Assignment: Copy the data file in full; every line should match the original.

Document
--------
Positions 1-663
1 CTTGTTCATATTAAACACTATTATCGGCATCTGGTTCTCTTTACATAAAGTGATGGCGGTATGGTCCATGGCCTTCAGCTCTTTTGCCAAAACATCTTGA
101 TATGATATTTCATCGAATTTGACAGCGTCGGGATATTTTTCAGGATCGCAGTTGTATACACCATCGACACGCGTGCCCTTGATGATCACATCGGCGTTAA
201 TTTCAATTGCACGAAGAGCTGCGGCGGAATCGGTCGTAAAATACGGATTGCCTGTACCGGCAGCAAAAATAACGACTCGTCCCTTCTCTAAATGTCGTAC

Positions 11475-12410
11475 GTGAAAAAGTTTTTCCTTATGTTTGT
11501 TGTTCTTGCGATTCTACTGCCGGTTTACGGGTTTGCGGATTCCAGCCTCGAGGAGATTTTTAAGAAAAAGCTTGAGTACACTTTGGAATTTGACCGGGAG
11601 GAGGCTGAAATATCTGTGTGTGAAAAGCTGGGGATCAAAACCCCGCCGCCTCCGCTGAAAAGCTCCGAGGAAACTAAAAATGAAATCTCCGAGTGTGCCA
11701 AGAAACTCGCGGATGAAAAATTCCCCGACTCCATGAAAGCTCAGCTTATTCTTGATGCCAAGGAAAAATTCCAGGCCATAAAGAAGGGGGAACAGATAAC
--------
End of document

Positions 1-663
1 CTTGTTCATATTAAACACTATTATCGGCATCTGGTTCTCTTTACATAAAGTGATGGCGGTATGGTCCATGGCCTTCAGCTCTTTTGCCAAAACATCTTGA
101 TATGATATTTCATCGAATTTGACAGCGTCGGGATATTTTTCAGGATCGCAGTTGTATACACCATCGACACGCGTGCCCTTGATGATCACATCGGCGTTAA
201 TTTCAATTGCACGAAGAGCTGCGGCGGAATCGGTCGTAAAATACGGATTGCCTGTACCGGCAGCAAAAATAACGACTCGTCCCTTCTCTAAATGTCGTAC

Positions 11475-12410
11475 GTGAAAAAGTTTTTCCTTATGTTTGT
11501 TGTTCTTGCGATTCTACTGCCGGTTTACGGGTTTGCGGATTCCAGCCTCGAGGAGATTTTTAAGAAAAAGCTTGAGTACACTTTGGAATTTGACCGGGAG
11601 GAGGCTGAAATATCTGTGTGTGAAAAGCTGGGGATCAAAACCCCGCCGCCTCCGCTGAAAAGCTCCGAGGAAACTAAAAATGAAATCTCCGAGTGTGCCA
11701 AGAAACTCGCGGATGAAAAATTCCCCGACTCCATGAAAGCTCAGCTTATTCTTGATGCCAAGGAAAAATTCCAGGCCATAAAGAAGGGGGAACAGATAAC